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Conservation Officer Tells Jury About 911 Calls

Last updated on Thursday, June 7, 2012

(BLOOMINGTON) - Conservation officer Angie Goldman was the first to take the stand Wednesday morning in the second day of the jury trial of Winston Wood, who is accused of leaving the scene of a Lake Monroe boating accident that killed a grandmother and one of her grandsons in June 2010.

Abby Tonsing of the Herald-Times reports that Goldman told the jury that if she had known that a passenger in Wood's boat had made his own call to 911, six minutes after the first emergency call for help, officers would not have spent about an hour searching for Wood's boat after the crash.

Wood, 21, of Bloomington, stands charged with two counts of leaving the scene of an accident resulting in death and one count of leaving the scene of an accident causing serious bodily injury in the June 28, 2010 boating accident.

The Cobalt ski boat Wood was driving collided with a Ranger bass boat, an accident that killed Susan Collier, the wife of James "Rusty" Collier, and his 8-year-old grandson, Gage Pruett.

Gage's two other triplet brothers survived the crash.

Collier testified Tuesday that no one in Wood's boat helped him and sped away from the scene of the crash, even when he specifically screamed for help saving his wife from the water.

Once Goldman arrived at the scene of the collision, she immediately sent other officers to go look for the second boat involved the accident, Goldman testified.

She learned later that evening that Marietta made an emergency call from Wood's ski boat, but did not know the exact time of that call until the following day, Goldman testified.

Goldman also later learned that a 911 dispatcher knew where Wood's boat had docked at Fourwinds. This information was not immediately relayed to her when she arrived at the scene of the accident.

"At the end of their conversation it sounds as though they are already there," Goldman said of Wood's arrival at the boat slip "They tell the 911 operator where they are at. She tells them to stay put."

At Fourwinds, the three young men in the boat were "told to wait," by the dispatcher. Their particular boat slip and dock, P5, is "not where they were told to go," she said.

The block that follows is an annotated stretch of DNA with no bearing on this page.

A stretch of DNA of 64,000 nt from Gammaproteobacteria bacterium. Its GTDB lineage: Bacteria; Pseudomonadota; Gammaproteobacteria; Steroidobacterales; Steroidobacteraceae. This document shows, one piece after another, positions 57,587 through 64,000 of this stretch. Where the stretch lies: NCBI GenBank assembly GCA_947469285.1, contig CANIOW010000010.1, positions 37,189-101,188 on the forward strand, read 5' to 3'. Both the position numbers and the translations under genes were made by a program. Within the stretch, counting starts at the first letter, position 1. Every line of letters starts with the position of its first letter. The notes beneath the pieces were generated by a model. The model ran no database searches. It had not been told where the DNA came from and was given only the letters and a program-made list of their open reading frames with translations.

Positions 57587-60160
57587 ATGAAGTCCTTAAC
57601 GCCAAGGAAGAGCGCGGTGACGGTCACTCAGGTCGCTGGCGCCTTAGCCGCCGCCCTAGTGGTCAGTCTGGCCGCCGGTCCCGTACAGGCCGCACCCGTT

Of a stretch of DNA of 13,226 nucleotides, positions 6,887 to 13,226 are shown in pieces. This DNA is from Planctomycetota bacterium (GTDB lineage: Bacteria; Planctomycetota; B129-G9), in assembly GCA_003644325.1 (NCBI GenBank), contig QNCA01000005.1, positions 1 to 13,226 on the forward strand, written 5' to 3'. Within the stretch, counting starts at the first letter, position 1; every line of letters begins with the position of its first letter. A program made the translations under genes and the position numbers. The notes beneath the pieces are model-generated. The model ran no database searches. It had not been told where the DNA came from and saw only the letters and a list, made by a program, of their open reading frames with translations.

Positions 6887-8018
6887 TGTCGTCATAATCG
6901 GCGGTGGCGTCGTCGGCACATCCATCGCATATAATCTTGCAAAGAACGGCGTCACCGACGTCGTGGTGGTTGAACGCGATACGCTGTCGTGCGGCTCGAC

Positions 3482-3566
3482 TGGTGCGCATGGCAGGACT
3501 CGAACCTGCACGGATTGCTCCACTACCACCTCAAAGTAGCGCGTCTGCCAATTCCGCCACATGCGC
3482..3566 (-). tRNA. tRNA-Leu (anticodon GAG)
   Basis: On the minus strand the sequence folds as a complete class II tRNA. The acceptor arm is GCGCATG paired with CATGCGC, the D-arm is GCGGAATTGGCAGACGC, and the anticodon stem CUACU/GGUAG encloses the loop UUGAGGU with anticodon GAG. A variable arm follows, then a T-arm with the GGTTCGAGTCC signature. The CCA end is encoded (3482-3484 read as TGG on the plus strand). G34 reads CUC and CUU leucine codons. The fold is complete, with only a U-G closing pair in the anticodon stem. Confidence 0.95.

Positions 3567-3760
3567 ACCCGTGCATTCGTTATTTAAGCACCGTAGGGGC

In Marietta's 911 call, played for jurors on Tuesday afternoon, he told the emergency dispatcher he was at boat slip and dock C6.

Defense attorney Fred Vaiana, of Voyles Zahn Paul Hogan & Merriman asked Goldman:
"You not knowing that the Wood boat had called 911 is not the fault of Winston Wood?"
Goldman replied: "No, sir."

In her investigation, Goldman testified she learned Wood jumped into the water, swam to Susan Collier, realized she was already dead, and swam back to his boat before climbing in.

She also testified that she learned from an independent witness that someone had jumped off the ski boat.

Monroe County chief deputy prosecutor Bob Miller entered into evidence more than 20 photographs of the exterior and interior Wood's ski boat taken immediately after the accident. One of the photographs showed the bilge pump switch panel on Wood's boat, which was set in the "automatic" rather than "on" position.

Miller asked Goldman if, on the night of the accident, she observed any evidence of water damage to Wood's boat.

Boats are always going to take on some amounts of water, she said.

"But there was no significant damage. There was no water, significant amounts of water high up in the boat," Goldman said.

In Marietta's 911 call, he said he feared their boat was taking on water and they had to secure it.

The trial continues today.

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